Making Change Happen: How to Create Urgency
Moving people to action can be a challenge. Their calendars and to-do lists are full. The immediate overwhelms the important. That means even what you think is critical for a client, prospect or even your own direct reports can fall off the priority list.
Whether you are selling, serving or leading, you'll need to changes a person's sense of urgency in order to move a person from understanding to action. Most people have a sense of urgency; they are in fact working with speed and purpose. But often their urgency centers on their issues, not yours.
Here are a few ways to change your approach to help reset other people's priorities.
1. Clarify the consequences of inaction.
Classic movies and comics often showed a canoe heading downriver toward a waterfall that the boat's inhabitants don't see. We in the audience know of the impending danger.
When you lay out the upcoming issues, be clear that these are external threats--not yours. The challenge could come from the market, a competitor, technology changes or upcoming events.
2. Set a deadline for action.
You don't build a boat once it is already raining, and you can't paddle back up a waterfall once you have gone past the point of no return.
If you want to change someone's activity now to avoid a future event, that person needs to understand the speed with which trouble is approaching.
3. Provide a road map.
Sometimes a person seeing a formidable problem will shift to denial and avoidance. You need that person to be engaged, however. Provide manageable initial steps--preferably just the first one or two. This can help get a person unstuck and moving toward progress.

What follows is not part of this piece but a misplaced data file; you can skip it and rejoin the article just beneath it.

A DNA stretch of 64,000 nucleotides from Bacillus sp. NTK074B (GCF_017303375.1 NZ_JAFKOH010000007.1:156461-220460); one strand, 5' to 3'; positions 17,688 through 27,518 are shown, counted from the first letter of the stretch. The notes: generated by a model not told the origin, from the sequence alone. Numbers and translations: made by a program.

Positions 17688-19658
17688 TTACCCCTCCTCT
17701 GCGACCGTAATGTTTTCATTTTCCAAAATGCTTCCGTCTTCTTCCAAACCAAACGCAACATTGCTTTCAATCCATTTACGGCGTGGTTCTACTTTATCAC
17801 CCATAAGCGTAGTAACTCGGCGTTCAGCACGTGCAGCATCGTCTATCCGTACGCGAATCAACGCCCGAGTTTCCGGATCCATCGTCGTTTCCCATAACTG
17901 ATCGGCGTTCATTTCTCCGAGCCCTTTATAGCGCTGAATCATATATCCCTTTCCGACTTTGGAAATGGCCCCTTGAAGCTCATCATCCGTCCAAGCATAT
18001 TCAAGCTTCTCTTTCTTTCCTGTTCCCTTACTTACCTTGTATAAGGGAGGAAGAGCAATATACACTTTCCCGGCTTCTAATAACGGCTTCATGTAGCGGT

4. Offer help.
Who wants one more problem placed on top of the list of priorities? No one. When the problem feels like a drive-by drop and run, the resistance is higher.
If you have confidence that the person--employee, partner, customer--has the full picture and sees the need for immediate action, offer to help. He or she may not choose to use your resources you offer, but just knowing that there is a safety net can help spur action.
5. Encourage, don't nag.
Sales people leave voicemails. Managers send "status request updates"; other executives demand reports. But they all can make a person feel pushed.
If you want to keep the communication honest and open, your check-ins need to feel just a little different. Try offers of help, recommendations, or resources, rather than status requests. Bring something to the table when you connect.
You can use this strategy to spur action from busy people with multiple priorities--which is to say, almost everyone.
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